For open orders, if the required order margin is higher than the balance in your order margin account, your orders will be cancelled and that margin collateral will be returned to your general account. If you have a position open on the market, it will stay open.

Margin level: Searching for collateral - cross only

For a trader using cross margining, if the balance available in your margin account is less than the position's margin search level, but is still above the maintenance level -- the network will try to allocate more money, up to the current initial margin level, from your general account to be used for margin.

If the margin account can be topped up, then the position stays open. If that's not possible because there are insufficient funds in the general account, and the market keeps moving against you so that the margin account balance drops below the current maintenance level, your position may be closed out. The first step is to cancel all of the trader's open orders and reevaluate the margin requirements. If the margin account balance is then higher than the maintenance margin level, the trader's position remains open, otherwise the protocol will attempt a liquidation.

In most cases, the allocated margin should cover market swings so that collateral search is attempted first as described above, however in extreme cases the market move could be so large as to immediately proceed to the liquidation step.

The search level is scaled from the maintenance margin amount. It's calculated by multiplying the maintenance margin amount by the search_level scaling factor, which is set by a network parameter:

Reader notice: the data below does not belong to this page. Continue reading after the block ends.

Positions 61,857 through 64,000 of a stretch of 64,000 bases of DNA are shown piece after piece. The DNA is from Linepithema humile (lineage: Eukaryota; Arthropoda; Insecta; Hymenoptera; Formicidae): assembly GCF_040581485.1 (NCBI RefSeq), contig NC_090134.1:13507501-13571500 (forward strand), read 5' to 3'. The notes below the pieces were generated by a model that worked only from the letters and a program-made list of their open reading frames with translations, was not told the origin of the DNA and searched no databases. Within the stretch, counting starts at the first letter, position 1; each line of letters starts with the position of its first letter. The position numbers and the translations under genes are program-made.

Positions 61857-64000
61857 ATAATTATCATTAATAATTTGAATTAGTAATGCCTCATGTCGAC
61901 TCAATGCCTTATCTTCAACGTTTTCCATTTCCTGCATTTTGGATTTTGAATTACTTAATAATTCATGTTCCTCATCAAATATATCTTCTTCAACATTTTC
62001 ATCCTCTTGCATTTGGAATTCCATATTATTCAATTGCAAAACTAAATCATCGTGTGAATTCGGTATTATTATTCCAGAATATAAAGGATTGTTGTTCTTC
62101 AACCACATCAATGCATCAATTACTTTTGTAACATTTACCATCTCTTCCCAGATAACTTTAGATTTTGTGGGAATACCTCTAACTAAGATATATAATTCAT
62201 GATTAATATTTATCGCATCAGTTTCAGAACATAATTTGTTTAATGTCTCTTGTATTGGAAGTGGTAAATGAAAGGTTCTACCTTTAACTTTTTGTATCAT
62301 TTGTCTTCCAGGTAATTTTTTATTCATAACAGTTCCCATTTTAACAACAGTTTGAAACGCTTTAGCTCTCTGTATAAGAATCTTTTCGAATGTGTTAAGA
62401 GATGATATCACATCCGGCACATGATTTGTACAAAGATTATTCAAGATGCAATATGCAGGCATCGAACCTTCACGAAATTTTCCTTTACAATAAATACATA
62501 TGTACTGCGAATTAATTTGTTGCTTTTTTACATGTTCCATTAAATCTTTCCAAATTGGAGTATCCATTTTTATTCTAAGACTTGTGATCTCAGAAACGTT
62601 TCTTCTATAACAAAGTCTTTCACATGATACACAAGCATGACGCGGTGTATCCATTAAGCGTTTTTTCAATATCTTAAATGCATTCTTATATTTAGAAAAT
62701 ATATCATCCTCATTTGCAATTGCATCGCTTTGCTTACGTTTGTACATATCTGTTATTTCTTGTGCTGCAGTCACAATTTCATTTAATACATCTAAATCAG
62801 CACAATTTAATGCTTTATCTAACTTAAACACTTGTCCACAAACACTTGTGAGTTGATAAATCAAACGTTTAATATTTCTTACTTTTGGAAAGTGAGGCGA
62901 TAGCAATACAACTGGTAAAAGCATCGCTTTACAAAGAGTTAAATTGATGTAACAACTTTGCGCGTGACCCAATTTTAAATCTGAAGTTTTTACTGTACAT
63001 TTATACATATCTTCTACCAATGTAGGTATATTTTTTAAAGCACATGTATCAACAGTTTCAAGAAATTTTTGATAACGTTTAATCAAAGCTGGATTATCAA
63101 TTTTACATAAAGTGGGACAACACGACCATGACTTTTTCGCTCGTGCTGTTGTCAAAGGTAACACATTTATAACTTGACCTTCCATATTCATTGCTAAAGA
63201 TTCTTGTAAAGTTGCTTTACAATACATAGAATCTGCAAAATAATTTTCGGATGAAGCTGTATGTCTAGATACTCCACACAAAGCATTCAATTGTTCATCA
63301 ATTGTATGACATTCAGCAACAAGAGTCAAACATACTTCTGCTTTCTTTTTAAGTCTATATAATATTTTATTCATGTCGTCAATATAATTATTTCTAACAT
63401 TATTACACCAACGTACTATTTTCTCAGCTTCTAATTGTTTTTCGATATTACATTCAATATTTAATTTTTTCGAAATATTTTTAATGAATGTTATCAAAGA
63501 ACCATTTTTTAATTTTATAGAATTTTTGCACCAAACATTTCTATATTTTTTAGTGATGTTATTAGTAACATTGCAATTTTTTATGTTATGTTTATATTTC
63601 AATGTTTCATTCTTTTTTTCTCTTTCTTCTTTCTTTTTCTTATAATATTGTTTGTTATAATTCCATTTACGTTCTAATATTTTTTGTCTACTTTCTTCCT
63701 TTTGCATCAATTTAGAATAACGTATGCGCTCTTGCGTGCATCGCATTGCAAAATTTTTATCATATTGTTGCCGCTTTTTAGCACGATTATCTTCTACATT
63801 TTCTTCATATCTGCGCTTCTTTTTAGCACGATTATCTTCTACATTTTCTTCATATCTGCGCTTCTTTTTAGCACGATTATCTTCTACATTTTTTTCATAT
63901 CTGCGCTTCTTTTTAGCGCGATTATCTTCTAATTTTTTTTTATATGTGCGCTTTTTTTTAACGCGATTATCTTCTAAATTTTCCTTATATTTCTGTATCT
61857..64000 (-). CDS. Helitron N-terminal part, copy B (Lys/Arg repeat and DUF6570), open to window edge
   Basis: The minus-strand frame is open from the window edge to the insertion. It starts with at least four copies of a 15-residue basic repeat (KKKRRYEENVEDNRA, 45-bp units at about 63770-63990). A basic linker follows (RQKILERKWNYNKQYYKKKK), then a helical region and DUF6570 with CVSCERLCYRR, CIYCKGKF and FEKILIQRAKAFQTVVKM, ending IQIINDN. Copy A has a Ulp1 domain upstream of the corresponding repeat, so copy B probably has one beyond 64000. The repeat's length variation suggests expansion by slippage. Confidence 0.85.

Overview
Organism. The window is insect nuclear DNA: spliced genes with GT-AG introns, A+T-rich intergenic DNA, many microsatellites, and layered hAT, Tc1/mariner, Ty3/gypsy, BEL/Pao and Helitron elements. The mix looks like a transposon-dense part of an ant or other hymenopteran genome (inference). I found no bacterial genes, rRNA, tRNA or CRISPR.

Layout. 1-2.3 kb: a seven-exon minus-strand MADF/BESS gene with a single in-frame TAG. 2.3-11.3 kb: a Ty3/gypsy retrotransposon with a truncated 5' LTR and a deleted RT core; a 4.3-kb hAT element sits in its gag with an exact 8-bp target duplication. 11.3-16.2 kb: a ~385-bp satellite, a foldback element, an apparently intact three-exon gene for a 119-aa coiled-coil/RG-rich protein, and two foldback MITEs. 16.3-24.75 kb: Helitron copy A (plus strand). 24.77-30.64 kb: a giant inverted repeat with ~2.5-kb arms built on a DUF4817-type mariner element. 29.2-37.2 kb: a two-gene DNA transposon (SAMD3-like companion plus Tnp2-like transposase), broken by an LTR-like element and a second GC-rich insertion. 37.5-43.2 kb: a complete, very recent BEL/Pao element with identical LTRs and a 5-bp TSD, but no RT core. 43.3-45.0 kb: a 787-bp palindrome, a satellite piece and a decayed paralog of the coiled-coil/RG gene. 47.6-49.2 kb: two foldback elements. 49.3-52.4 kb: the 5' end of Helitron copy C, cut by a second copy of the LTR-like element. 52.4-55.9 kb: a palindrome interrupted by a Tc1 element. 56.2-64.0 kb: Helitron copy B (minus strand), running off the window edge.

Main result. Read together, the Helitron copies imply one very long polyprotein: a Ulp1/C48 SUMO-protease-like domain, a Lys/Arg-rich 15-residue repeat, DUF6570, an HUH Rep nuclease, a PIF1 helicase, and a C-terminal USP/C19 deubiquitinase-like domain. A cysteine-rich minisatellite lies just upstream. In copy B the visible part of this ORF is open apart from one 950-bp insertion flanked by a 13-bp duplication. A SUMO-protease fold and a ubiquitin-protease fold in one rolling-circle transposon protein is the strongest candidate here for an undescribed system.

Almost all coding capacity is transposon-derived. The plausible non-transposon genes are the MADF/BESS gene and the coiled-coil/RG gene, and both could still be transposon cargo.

🔗market.margin.scalingFactors: { "search_level": 1.1, "initial_margin": 1.5, "collateral_release": 1.7 }.

[search level] = [maintenance margin] x [search_level scaling factor]

If there is not enough collateral to provide the required margin, then the position will be closed out.

Margin level: Releasing collateral - cross only

When using cross margin mode, if your margin balance exceeds the collateral release level, the position is considered overcollateralised. The excess money is released to your general account, to get your margin back to the initial margin level.

Those gains can then be withdrawn or used as collateral for other trades.

The release level is scaled from the maintenance margin amount. It's calculated by multiplying the maintenance margin amount by the collateral_release scaling factor, which is set by a network parameter:

🔗market.margin.scalingFactors: { "search_level": 1.1, "initial_margin": 1.5, "collateral_release": 1.7 }.

[release level] = [maintenance margin] x [collateral_release scaling factor]

Example: Calculations for cross margin open orders

For those using cross margining, the network calculates the overall long / short position including the submitted order. Depending on which one is larger a long or short risk factor is used for margin calculation. The maintenance margin (for futures) is then a product of the largest position, the corresponding risk factor and the mark price. Risk factors capture the outcome of the probabilistic distribution of future market moves, and are market specific.

Go deeper

Whitepaper: Margins and credit risk ↗ - Section 6 of the protocol whitepaper.

  • In the following scenario, the trader, using cross margining mode, posts a sell order of size 1 that doesn't trade on submission and ends up being added to the order book
  • Short risk factor is 0.05421518